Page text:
Updated: Aug 19
A young door-to-door salesman finds that getting his first sale is the least of his worries.
Considering how thinly veiled the race issues are in this film, Civil is actually quite subtle. Focusing on Deshawn (Bryson Thomas), a young and unconfident knife salesman, we are introduced to the demoralising world of door-to-door sales. The demoralising nature of the job is doubled when you realise that not only do people not want to buy from you, but they seemingly have no problem buying from your colleagues. This all plays into Deshawn’s lack of confidence, arguably heightened even more so by the fact that he is the only African American on his sales team.
A notable aspect of this film is that the issue of race or Deshawn being African American is never directly addressed at any point…nor does it need to be. Civil highlights all of the signifiers that our society has learned to recognise, from the condescension disguised as encouragement to the sudden use of phrases around African Americans by their white peers like “Where you at?” which they do not use with each other, to the ironically genuine yet obviously offensive statement of acceptance “You’re one of the good ones”. However, the film stops beating around the bush when Deshawn finally manages to get over the threshold of prospective customer Marshall's (Walt Sloan) front door and into the house only to find himself staring directly at Marshall’s Confederate flag.
This film could have easily made itself about a face-off between ideologies, highlighting all of the reprehensible beliefs and actions that the Confederacy stood for. Instead writer and director Stephen Takashima wisely opts to make the story about Deshawn and his personal growth. The meek and submissive character, barely able to speak when he is introduced at the start of the film is put into a situation where he has to find his own voice and identify who is and who is not on his side.
The moments following Deshawn entering Marshall's house go out of their way to highlight the threat awaiting our protagonist, keeping us marginally ahead of Deshawn as Marshall's character is slowly revealed. Takashima does well to reveal certain aspects of the scenario and not others, telegraphing the areas of the story required for building tension but hiding enough to avoid giving away where the narrative is going. Ryan Marth’s military band score, infused with an air of the portentous, goes a long way to underscoring the atmosphere that Takashima creates.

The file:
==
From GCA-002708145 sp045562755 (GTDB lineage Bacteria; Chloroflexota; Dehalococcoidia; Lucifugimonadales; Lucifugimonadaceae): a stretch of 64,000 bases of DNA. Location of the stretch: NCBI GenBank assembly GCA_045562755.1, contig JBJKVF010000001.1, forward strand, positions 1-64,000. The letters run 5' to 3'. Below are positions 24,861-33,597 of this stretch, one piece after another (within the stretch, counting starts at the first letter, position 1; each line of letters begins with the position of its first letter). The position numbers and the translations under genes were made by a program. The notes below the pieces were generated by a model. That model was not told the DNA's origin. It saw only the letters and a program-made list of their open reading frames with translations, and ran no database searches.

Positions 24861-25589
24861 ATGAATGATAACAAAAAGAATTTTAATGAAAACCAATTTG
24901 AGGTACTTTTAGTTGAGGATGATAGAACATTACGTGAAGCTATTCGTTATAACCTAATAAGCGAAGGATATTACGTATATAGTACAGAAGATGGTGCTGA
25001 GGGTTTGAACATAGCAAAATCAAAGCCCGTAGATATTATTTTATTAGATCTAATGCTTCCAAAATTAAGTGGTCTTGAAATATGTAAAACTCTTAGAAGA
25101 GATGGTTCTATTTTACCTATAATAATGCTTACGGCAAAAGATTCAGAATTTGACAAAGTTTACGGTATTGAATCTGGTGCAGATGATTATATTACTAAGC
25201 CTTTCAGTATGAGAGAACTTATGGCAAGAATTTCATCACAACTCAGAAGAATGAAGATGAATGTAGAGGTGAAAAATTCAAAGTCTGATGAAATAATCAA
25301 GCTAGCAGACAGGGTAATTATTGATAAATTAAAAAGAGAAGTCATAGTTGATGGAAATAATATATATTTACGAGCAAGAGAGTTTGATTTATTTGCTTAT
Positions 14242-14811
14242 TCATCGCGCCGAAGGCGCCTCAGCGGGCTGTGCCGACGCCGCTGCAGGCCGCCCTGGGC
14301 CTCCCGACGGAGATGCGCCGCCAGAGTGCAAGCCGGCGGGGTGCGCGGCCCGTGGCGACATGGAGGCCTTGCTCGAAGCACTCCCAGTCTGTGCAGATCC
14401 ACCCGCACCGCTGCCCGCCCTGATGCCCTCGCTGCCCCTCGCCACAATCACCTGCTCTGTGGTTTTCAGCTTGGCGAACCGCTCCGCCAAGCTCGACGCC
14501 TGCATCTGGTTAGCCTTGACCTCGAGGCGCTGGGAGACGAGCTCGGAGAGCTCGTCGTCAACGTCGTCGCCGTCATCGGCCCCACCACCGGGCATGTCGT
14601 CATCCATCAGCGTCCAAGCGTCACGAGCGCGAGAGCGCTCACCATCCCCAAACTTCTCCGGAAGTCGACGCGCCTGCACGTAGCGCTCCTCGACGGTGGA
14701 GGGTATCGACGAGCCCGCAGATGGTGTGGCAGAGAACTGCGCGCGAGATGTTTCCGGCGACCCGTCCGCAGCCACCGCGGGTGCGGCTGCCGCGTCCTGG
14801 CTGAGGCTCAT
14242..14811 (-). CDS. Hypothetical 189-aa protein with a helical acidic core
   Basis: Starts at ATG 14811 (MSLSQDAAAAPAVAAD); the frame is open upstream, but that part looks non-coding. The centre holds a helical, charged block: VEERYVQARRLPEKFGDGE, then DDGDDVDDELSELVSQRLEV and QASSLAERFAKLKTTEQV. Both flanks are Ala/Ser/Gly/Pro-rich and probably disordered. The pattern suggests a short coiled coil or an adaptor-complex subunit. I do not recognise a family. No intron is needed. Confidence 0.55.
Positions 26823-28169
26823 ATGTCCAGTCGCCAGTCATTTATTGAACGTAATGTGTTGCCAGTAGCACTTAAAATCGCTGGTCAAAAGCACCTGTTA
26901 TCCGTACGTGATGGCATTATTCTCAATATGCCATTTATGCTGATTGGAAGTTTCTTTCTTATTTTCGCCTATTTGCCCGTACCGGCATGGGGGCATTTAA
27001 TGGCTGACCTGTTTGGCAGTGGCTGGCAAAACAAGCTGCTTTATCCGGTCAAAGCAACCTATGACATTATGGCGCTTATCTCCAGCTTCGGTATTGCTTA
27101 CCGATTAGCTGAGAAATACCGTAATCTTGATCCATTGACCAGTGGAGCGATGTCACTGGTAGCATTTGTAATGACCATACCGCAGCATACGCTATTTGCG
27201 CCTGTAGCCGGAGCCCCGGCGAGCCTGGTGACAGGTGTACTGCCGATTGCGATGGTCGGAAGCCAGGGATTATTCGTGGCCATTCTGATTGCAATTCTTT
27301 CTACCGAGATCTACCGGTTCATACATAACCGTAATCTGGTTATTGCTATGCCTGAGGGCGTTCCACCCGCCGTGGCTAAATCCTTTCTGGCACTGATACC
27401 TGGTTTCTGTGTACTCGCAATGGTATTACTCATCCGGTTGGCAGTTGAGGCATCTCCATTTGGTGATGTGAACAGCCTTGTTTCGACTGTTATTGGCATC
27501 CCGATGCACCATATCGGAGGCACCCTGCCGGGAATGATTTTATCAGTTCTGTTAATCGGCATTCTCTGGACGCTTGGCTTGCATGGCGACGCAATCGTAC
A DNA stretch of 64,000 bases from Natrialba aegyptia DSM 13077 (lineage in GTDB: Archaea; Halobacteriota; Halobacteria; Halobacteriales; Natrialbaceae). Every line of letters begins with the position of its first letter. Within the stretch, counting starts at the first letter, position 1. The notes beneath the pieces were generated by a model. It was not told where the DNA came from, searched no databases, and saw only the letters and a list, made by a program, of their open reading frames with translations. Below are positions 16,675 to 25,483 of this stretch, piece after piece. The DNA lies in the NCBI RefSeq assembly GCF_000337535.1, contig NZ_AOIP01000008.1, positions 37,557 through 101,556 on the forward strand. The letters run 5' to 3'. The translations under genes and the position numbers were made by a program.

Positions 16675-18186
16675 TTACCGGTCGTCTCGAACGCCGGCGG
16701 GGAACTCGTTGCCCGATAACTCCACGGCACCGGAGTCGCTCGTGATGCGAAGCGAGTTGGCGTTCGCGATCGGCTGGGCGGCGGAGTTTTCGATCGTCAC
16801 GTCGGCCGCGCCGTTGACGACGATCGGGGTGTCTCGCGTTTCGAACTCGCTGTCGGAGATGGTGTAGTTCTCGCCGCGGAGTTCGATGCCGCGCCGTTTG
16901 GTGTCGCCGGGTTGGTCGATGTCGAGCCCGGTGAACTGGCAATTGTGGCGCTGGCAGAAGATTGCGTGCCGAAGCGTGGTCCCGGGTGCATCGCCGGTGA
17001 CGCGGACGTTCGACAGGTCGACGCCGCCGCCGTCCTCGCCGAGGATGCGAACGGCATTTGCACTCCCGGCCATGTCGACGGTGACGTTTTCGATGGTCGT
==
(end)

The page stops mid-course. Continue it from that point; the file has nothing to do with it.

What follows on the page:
There are a great deal of elements present in this film that help to frame the space in which many debates occur in contemporary society, from marginalising some groups to completely shutting down opposing viewpoints. With so many polarising factors in everyday discourse, the on-the-nose move of centring the main body of conflict under the most obviously contentious symbol in modern America is also ironically a stroke of genius. Removing all of the false faces and pretence that result in micro aggressions and dog whistle politics, the audience is forced to confront the characters in the film on the most honest terms possible. As a result, we are given an eye-opening experience, not in terms of how we should regard symbols and meanings, but who we really are when put under pressure and how the symbols we flock to represent us as individuals.
In a time where we are confronted by the darker histories of iconography that has been a part of our cultural identity from time immemorial, Civil is a refreshingly plain-spoken story that reminds us of the importance of deciding who we are before deciding what (if any) side we are on.
Studio: Stephen Takashima | Year: 2018 | Genre: Drama | Duration: 17 Mins | Suitability: Mature
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